We infer that the coseismic rupture in the basement induced aseismic fault slip within the sedimentary section, resulting in the primary signal apparent in the InSAR observations. Laboratory experiments on halite layers within sandstone produce both stick-slip behavior and ductile flow when an abrupt stress change is imposed [Shimamoto and Logan, 1986; Shimamoto, 1986]. These experiments indicate that salt present along fault zones throughout the SFB [Jahani et al., 2009] may permit triggered aseismic slip when exposed to stress changes of the sort considered here. Furthermore, predicted static Coulomb stress changes [King, 2009; Lin and Stein, 2004] for an earthquake occurring within the cloud of basement aftershocks and with the mechanism reported by the Global CMT would encourage slip at the location where we infer shallow aseismic creep (Figure A7).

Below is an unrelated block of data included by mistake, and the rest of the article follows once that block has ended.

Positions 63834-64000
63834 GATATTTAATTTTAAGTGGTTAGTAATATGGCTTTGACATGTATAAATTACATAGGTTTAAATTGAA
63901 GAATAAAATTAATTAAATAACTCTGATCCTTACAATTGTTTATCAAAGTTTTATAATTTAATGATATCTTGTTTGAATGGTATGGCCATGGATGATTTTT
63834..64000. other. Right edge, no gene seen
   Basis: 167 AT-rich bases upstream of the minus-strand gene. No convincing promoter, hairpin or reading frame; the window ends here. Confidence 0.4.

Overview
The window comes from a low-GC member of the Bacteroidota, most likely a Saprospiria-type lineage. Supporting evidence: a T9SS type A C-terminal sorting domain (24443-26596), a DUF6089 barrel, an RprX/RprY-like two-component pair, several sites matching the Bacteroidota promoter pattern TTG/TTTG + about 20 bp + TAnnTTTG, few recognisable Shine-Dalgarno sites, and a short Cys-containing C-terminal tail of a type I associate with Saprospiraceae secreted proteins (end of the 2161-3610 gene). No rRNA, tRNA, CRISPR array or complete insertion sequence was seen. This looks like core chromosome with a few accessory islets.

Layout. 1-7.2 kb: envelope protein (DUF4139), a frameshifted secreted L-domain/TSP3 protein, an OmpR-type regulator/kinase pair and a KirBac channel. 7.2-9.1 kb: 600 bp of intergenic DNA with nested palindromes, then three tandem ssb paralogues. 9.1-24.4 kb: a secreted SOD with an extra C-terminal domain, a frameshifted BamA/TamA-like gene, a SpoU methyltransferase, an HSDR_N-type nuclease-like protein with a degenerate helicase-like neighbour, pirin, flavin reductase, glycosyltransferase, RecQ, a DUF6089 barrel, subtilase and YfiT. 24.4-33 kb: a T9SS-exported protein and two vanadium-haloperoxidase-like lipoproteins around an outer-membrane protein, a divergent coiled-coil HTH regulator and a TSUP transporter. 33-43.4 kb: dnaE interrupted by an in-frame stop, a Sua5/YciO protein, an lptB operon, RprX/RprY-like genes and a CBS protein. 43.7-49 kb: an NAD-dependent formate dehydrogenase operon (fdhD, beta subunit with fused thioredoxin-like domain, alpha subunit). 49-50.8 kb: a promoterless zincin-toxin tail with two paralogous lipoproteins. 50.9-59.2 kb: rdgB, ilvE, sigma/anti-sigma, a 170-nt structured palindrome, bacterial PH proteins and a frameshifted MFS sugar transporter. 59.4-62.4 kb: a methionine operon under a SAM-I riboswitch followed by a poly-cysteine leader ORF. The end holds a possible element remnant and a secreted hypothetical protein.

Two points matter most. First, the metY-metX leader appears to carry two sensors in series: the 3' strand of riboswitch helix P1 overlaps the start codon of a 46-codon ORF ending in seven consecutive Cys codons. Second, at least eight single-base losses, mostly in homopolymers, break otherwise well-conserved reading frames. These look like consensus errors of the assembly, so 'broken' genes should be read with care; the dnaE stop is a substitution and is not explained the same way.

Additionally, the observed surface deformation during the Fin aseismic slip event is consistent with the long-term evolution of the individual folds. The line-of-sight uplift observed during the Fin sequence occurs primarily on the dipping limb of a fold identified in optical imagery and digital elevation models (Figure 4a) and is consistent with fault-bend folding inferred elsewhere in the SFB [Burberry et al., 2008]. Kinematic fault-bend fold models predict that, in a mature fold where total accumulated slip exceeds the width of the ramp, slip on the dipping ramp produces uplift of the limb above the ramp alone (Figure 4b), whereas fault-propagation and detachment fold models would predict uplift at the crest [Suppe, 1983]. The Hormuz Salt (~11–12 km) and shallower (3–4 km and ~6 km) evaporite and shale horizons [Jahani et al., 2009; Sherkati et al., 2005] bracket the inferred depths of the Fin aseismic slip event, which is consistent with shallow active detachments (Figure 4b). Earthquake-related fold shortening has been inferred for the 2005 Qeshm event [Nissen et al., 2007] and elsewhere for other events, including the 1980 Algerian earthquake [King and Vita-Finzi, 1981] and the 1983 Coalinga earthquake [e.g., Hill, 1984; Stein and Ekström, 1992].